A well-defined and communicated scope statement is one of the primary methods of managing a client’s often-changing expectations of what they will ultimately receive from a project. This is developed during the proposal phase of the project — initiated as part of the sales cycle — and is included within the more comprehensive scope of work document.
There are really two types of scope of work statements, each serving a different purpose in clarifying the scope and expectations of a project and its deliverables.
The deliverable and project scope statements should be developed in conjunction with the site-survey process (which is a must) and verified during the subsequent field-verification audit process.
Both of these are opportune times to visually communicate to clients what will and what will not be delivered by the AV integrator, as well as and who will and who will not be responsible for specified activities within the implementation effort.
In my experience, deliverable scope statements often look like a bill of materials, or a listing of numerous pieces of equipment (projectors, speakers, microphones, lectern, control panels, etc.) and supporting infrastructure (cabling, switchers, connectors, etc.). This list — although often inclusive of all of the equipment and parts to be delivered (minus some incidentals) — is usually the only section that the client reviews. As such, it leaves the impression and creates the expectation that all the equipment and ancillary materials will be included in order to make the project’s system implementation successful.
Unfortunately, this initial impression often causes conflict later in the project, for instance, when the AV integrator is waiting on ownerfurnished equipment (OFE) to arrive (or to be found or tested), or when another contractor must provide other pieces of equipment (security cameras, lecterns, etc.). The deliverable scope statement lists what the AV integrator will and will not deliver, because
Delineating what the integrator is not responsible for can be as important as listing what the integrator is responsible for.
This listing helps alleviate any misunderstandings and ultimately establishes boundaries for each party’s responsibilities.
In the same way, the project scope statement lists what activities the AV integrator will perform and what activities the AV integrator will not perform during the delivery and implementation process. As in the case of the deliverable statement, the “out of scope” column is often more important than the “in scope” column because it clearly marks the project’s boundaries and helps head off the dreaded “scope creep.” Integrators know scope creep when they hear it. It usually results when a client says something like, “I thought that was included” or “I assumed you were going to do that.” In the ideal world, with clearly written scope statements, no client should ever utter such words. Make Scope Statements Stand Out
For the deliverable scope statement, the in-scope column would include the bill of materials and any other products the integrator agrees to provide. The out-of-scope column might include electrical systems, HVAC-related products, owner-furnished equipment, cabling to and from owner-furnished equipment, structural materials, paints, finishes, etc. If you want to be as detailed as possible, add columns to the deliverable scope statement to clearly show who is responsible for what, including the AV integrator, the client, the general contractor, and others.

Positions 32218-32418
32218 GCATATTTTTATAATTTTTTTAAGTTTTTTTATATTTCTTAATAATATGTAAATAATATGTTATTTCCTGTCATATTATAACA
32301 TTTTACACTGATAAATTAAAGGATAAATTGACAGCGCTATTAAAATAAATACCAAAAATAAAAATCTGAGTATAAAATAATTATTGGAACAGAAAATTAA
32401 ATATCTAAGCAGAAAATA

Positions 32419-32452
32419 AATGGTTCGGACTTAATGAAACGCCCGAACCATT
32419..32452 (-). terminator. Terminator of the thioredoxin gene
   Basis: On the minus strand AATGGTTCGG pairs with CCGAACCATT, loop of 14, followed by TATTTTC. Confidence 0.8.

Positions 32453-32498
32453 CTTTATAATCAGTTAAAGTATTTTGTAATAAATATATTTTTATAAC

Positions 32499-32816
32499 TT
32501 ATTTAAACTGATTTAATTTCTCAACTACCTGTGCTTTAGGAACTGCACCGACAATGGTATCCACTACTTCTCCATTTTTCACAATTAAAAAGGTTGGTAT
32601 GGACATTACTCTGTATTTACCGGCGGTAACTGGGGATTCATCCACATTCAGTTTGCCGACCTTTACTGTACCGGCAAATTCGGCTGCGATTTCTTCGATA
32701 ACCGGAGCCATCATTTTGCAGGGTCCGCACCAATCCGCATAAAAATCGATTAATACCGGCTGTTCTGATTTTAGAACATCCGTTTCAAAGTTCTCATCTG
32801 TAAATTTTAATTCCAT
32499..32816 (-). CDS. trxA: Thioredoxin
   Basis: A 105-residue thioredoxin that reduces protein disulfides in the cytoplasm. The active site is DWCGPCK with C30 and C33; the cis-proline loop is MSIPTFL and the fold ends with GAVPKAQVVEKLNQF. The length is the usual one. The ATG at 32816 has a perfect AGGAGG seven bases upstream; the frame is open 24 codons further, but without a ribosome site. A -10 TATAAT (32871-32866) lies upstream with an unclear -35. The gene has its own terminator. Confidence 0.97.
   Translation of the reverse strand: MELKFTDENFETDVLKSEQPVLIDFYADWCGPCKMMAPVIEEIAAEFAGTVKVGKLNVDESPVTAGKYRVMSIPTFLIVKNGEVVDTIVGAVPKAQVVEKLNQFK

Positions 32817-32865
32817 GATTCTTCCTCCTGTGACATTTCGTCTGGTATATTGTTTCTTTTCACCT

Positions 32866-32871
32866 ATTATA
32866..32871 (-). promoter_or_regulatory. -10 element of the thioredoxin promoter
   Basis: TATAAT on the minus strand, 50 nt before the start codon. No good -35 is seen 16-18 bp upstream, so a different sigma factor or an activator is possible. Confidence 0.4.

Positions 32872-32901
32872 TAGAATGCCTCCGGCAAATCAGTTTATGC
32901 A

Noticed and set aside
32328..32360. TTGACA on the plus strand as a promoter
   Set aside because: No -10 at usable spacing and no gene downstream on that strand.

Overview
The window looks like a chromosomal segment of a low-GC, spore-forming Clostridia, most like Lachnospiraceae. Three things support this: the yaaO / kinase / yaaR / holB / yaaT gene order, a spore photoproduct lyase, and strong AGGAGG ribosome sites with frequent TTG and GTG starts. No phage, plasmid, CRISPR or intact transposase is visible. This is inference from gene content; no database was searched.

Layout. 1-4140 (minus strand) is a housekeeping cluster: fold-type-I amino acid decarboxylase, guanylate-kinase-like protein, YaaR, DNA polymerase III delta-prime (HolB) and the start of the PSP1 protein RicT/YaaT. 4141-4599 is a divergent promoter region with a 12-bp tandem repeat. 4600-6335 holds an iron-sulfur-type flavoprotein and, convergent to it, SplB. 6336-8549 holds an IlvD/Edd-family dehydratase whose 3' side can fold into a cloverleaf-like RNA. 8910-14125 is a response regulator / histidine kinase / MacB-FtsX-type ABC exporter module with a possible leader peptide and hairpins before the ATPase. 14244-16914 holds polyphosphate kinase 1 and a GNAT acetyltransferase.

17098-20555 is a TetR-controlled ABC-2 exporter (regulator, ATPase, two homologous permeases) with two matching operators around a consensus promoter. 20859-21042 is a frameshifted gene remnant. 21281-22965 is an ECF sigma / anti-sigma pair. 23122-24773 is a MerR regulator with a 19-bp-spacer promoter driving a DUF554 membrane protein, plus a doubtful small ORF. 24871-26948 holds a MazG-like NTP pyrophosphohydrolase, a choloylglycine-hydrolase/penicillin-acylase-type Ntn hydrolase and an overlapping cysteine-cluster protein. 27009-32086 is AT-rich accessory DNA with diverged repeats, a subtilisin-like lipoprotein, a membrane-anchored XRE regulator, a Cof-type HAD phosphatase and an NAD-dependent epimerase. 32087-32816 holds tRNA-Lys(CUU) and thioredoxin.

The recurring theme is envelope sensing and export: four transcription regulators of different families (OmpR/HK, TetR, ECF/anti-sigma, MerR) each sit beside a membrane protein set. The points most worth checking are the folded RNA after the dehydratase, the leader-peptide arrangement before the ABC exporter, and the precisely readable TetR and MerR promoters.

Approach the creation of the project scope statement the same way, with a pair of columns that spell out what activities are in scope and what activities are out of scope. The project scope statement is a list of the key activities which must occur for the implementation and commissioning of the AV system to be successful.
Areas of contention typically have to do with owner-furnished subcontractors, therefore clearly delineating boundaries and responsibilities can eliminate finger-pointing later on (who is doing what to whom, for example, and what “complete” means to each subcontractor).
Other areas that often cause scope creep include: user training (how many classes and how many reschedules / make-ups); user testing and commissioning (how many people to include and how many test scenarios); site cleanup (especially the mess other contractors leave behind); and the transition to a client service department (when is done really done?).
Using these visual aids during the sales process provides an opportunity to negotiate and show the client that the AV integrator has a comprehensive understanding of the deliverables and project activities and is intent on preventing future misunderstandings.
And the scope of work statements help reduce the chance of scope creep. The AV integrator’s typical reaction to scope creep is, “We hadn’t planned on doing that, but I guess we’ll have to.” There’s nothing wrong with taking on extra work, but this decision is a business decision, not a project manager’s decision. Scope creep has the potential to affect the company’s performance and ultimate profitability — clearly a business decision.
Clearly delineated scope statements allow more opportunity for justifiable change requests, which the integrator can charge for or not, depending on their strategy. And they enhance the integrator’s ability, through their sales representatives and project managers, to continually clarify and align expectations and responsibilities.
Stayed tuned for Part 2 of this blog series, when we outline what a comprhensive scope of work looks like.
by Brad Malone, MA, PMP
Partner, Navigate Management Consulting
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